Only one temperature record was broken in Winnipeg – a record high minimum of 17.4°C on September 26. This was also the warmest minimum for so late in the year since 1872. Humidity was the main story in the RRV with dewpoints well into the teens and humidex values into the 30’s. 6 daily high dewpoint records were broken in Winnipeg - some exceeding the old record by 2-3°C. A maximum dewpoint of 18.1°C on September 26 was one of the highest dewpoint values for so late in the season on record. A maximum humidex value of 35.8 that day was the latest occurrence of humidex over 35 on record since 1953. Previous record was on September 19, 2004 when a humidex value of 38.1 occurred. This follows the latest occurrence of humidex over 40 on September 6 last year.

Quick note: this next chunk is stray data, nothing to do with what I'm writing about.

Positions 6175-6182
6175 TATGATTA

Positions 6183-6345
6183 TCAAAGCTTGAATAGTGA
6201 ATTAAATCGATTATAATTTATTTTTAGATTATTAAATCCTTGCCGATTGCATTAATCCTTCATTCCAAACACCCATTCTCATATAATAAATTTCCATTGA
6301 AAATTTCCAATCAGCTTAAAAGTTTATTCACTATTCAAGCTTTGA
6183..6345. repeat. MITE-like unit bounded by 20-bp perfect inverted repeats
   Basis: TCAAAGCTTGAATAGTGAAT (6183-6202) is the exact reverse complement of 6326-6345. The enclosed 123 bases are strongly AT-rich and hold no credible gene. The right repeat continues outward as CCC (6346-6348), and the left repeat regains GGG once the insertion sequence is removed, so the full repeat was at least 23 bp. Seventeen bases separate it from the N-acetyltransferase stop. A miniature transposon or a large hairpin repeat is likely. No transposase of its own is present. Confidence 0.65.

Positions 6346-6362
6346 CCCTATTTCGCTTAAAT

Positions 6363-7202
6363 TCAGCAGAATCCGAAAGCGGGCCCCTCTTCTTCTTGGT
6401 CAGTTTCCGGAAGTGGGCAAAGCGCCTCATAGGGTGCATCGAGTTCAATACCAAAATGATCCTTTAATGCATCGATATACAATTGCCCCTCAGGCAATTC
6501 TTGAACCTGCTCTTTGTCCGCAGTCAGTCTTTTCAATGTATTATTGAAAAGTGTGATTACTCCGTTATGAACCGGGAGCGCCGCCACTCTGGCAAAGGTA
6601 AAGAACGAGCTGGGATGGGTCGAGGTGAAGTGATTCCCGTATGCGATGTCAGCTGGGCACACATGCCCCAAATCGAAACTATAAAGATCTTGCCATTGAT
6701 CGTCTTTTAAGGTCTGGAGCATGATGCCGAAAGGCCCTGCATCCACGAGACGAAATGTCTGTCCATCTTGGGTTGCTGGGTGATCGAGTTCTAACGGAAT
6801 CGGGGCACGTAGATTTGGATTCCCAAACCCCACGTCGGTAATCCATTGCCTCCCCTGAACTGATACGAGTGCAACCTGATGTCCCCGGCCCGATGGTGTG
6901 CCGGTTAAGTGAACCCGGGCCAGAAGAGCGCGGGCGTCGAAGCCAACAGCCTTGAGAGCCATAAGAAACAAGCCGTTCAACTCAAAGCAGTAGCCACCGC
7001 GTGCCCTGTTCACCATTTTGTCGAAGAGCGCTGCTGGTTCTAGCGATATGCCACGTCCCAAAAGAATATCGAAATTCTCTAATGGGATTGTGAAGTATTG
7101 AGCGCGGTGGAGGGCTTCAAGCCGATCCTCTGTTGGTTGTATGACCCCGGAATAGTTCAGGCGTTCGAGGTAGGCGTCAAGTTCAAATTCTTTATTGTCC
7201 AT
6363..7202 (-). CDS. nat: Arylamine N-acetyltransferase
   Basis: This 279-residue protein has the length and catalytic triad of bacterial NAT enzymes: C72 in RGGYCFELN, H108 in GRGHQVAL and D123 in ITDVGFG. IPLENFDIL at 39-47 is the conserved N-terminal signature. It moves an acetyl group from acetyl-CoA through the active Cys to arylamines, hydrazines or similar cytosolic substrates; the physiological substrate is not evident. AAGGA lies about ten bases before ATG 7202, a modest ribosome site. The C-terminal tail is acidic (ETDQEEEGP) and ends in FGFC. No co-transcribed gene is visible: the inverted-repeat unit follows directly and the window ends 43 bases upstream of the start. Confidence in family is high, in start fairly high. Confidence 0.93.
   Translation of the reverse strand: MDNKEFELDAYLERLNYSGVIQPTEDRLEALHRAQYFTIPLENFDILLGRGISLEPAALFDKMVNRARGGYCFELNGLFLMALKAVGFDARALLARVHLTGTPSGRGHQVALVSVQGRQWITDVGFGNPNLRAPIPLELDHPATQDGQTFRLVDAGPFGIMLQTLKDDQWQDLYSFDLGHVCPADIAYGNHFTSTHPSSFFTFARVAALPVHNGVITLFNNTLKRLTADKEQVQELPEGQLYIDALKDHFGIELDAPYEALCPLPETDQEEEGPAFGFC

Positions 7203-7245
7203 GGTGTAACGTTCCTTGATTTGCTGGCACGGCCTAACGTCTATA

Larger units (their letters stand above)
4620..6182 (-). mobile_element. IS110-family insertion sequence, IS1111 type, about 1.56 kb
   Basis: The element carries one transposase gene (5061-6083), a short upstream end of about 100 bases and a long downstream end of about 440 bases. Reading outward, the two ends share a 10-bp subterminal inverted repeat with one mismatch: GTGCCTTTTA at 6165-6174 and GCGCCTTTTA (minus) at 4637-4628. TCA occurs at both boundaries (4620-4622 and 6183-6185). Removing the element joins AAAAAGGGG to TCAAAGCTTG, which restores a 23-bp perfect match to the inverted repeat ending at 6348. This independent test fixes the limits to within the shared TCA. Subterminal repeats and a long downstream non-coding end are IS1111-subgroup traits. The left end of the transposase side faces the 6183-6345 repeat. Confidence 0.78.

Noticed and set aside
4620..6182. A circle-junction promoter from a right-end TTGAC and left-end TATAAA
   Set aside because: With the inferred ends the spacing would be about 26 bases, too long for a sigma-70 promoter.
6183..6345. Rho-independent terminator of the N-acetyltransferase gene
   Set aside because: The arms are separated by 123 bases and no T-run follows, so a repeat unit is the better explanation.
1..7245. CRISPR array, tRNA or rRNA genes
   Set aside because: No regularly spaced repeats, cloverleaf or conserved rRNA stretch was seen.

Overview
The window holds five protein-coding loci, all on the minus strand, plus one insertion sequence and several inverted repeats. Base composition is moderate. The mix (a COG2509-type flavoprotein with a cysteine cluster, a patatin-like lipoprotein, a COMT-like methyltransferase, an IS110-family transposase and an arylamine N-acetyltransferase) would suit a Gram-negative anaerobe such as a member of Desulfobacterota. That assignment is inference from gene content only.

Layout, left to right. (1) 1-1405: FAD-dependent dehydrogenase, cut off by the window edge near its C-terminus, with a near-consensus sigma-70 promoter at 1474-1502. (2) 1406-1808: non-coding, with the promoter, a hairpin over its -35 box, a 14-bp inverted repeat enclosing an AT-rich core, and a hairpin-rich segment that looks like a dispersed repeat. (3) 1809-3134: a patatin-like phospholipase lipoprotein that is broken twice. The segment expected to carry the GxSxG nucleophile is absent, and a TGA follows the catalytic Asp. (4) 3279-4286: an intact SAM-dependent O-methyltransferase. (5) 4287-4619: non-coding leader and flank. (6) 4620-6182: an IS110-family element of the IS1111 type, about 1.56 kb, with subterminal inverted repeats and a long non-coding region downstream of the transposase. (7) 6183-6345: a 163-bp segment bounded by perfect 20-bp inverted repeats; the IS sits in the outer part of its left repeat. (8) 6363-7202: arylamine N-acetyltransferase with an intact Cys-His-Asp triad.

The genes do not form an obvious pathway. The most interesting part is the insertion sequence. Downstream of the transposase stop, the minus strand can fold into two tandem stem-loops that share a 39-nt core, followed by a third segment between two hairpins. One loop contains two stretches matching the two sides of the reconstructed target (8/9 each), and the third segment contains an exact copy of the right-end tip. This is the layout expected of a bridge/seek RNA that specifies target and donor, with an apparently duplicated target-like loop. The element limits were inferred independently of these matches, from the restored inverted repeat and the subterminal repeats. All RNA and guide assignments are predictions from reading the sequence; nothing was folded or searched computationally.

Thanks to the late month warm spell, September finished 0.6°C above normal. As a result, September 2014 was the 16th above normal September in the last 21 years.
|Stormy skies Aug 24 near Warren, Manitoba|
#5 - Drenching August Rains
A second active period this summer occurred from mid August to early September. Multiple rounds of thunderstorms and heavy rains dumped impressive rainfall totals once again across southern Manitoba. Although amounts were not as high as they were in June, they were enough to cause additional flooding.
In total, 104.4 mm of rain fell at Winnipeg airport in August, 32% above normal and the 23rd rainiest August since 1873. 85.4 mm fell in just the last 15 days of the month. However, amounts were highest in central and southwestern parts of the city where 130 to 200 mm of rain fell in August. Thanks to an active and humid weather pattern mid-late month, dewpoints averaged 14.4°C in August, 4th highest on record since 1953. 24 days saw dewpoints over 15°C, above the normal of 18 days. Two daily high minimum dewpoint records were broken during the month.